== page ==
When it comes time to look at animals, keep these things in mind. Know how to identify the animals. If you are looking at cattle, sheep or goats, they will likely have an ear tag that corresponds to their lot number. When looking at pigs, you will need to know how to read ear notches. If you are unsure of a notch, be sure to ask someone that is in the pen; it would be a shame to get zeroed in on the wrong pig. Be sure to remain quiet around the livestock. Sure, they are probably used to lookers, but there is likely a lot of activity and they don’t need any extra noise or distraction.  

If you are looking at cattle, be sure to shut the gates behind you as you walk through pens. If you are at a pig sale, and plastic boots or a foot bath are provided for biosecurity, use them. If you have never met the breeder before, introduce yourself or ask a common acquaintance to introduce you. Have some questions prepared about an animal you are interested in such as the production record of the animal’s mother or how previous offspring have performed.  

Take notes about the animals you definitely like, ones that you don’t like and ones that would work. Speak quietly among the people in your group, as to not offend anyone. When it is getting close to sale time, be sure to take a seat where you feel comfortable setting and bidding. 

When it comes to bidding, don’t be afraid to wave your hand to get the bid taker or auctioneer’s attention. Once they know that you are interested in an animal, they will come back to you when you have been outbid. Be sure you know where the current bid is, and once you have reached your limit, stop bidding. It is perfectly acceptable to get outbid on an animal; and hopefully you have more than one selected. If you win the bid, be ready to show your buyer’s number quickly, and if numbers are not provided, state your name clearly and loudly enough for the bid taker to hear.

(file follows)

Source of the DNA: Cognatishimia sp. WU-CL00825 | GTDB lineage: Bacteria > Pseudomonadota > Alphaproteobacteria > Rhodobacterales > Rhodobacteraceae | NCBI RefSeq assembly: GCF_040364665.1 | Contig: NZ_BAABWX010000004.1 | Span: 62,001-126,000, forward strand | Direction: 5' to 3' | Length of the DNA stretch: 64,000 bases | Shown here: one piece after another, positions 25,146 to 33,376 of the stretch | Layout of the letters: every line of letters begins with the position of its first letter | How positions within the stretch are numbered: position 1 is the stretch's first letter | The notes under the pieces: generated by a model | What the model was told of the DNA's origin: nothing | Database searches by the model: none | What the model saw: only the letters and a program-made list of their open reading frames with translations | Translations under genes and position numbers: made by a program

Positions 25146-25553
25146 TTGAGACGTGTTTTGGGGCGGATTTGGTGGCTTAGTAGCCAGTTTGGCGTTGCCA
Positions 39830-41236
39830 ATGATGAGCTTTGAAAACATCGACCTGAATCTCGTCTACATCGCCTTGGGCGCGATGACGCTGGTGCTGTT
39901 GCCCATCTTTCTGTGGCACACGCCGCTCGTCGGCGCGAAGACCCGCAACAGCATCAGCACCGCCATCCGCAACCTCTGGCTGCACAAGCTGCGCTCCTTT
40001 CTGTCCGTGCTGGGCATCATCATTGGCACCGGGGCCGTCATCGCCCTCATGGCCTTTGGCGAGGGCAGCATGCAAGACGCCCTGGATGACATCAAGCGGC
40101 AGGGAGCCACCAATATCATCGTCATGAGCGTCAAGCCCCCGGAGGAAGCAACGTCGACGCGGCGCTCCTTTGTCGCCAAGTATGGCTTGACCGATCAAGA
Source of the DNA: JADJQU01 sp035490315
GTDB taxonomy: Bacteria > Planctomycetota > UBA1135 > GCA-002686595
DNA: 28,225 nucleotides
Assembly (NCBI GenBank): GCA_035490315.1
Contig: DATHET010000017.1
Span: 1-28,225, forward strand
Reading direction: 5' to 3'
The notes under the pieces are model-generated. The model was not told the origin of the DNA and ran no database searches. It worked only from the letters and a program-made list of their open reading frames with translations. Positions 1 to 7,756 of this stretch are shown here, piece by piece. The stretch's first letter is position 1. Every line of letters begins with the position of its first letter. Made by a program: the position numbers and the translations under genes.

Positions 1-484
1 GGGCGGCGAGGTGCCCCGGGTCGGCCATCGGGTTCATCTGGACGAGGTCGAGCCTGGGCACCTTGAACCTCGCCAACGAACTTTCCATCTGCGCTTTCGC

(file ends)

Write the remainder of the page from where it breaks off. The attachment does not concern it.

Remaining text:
After the Sale. 

Congratulations! You have purchased your animal at live auction. It is now time to go to the settlement desk, write the check and get load-out instructions. Unless you are familiar with the breeder and have made prior arrangements, you should always be prepared to pay and pick up your animal the day of the sale. If you are buying registered livestock, be sure the seller knows which name to transfer the animal to.  

As you prepare to take your new animal home, ask the seller some basic health and nutrition history on your new purchase. Find out how much and what type of feed the animal has been getting. Ask about the breeder’s vaccination program so you know when the animal was last vaccinated.  

Attending a sale is often the first step in getting your new livestock project for the year. Sales are a great networking tool, an opportunity to see livestock by multiple sires and the chance to learn from those with more experience in the business. Once you’ve brought your new animal home, it’s time to work with that animal EVERY. DAY. as you #preptowin in the show ring and in life.